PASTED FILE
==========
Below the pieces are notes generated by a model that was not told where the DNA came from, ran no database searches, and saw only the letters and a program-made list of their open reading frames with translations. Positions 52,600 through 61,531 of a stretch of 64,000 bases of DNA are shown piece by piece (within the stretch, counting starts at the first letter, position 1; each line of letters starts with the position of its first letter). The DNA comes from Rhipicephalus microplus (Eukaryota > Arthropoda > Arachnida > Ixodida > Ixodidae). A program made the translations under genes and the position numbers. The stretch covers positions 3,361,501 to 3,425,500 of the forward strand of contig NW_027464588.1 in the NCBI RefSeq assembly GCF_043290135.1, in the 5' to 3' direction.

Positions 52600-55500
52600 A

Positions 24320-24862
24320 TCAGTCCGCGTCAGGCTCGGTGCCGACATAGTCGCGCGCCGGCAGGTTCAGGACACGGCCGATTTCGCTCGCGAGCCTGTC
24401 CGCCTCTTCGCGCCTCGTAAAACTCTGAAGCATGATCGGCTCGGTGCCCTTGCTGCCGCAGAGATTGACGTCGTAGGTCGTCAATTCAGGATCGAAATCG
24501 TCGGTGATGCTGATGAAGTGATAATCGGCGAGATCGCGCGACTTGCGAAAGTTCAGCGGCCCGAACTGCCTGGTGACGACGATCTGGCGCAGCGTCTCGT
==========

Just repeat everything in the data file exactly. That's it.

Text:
Below the pieces are notes generated by a model that was not told where the DNA came from, ran no database searches, and saw only the letters and a program-made list of their open reading frames with translations. Positions 52,600 through 61,531 of a stretch of 64,000 bases of DNA are shown piece by piece (within the stretch, counting starts at the first letter, position 1; each line of letters starts with the position of its first letter). The DNA comes from Rhipicephalus microplus (Eukaryota > Arthropoda > Arachnida > Ixodida > Ixodidae). A program made the translations under genes and the position numbers. The stretch covers positions 3,361,501 to 3,425,500 of the forward strand of contig NW_027464588.1 in the NCBI RefSeq assembly GCF_043290135.1, in the 5' to 3' direction.

Positions 52600-55500
52600 A

Positions 24320-24862
24320 TCAGTCCGCGTCAGGCTCGGTGCCGACATAGTCGCGCGCCGGCAGGTTCAGGACACGGCCGATTTCGCTCGCGAGCCTGTC
24401 CGCCTCTTCGCGCCTCGTAAAACTCTGAAGCATGATCGGCTCGGTGCCCTTGCTGCCGCAGAGATTGACGTCGTAGGTCGTCAATTCAGGATCGAAATCG
24501 TCGGTGATGCTGATGAAGTGATAATCGGCGAGATCGCGCGACTTGCGAAAGTTCAGCGGCCCGAACTGCCTGGTGACGACGATCTGGCGCAGCGTCTCGT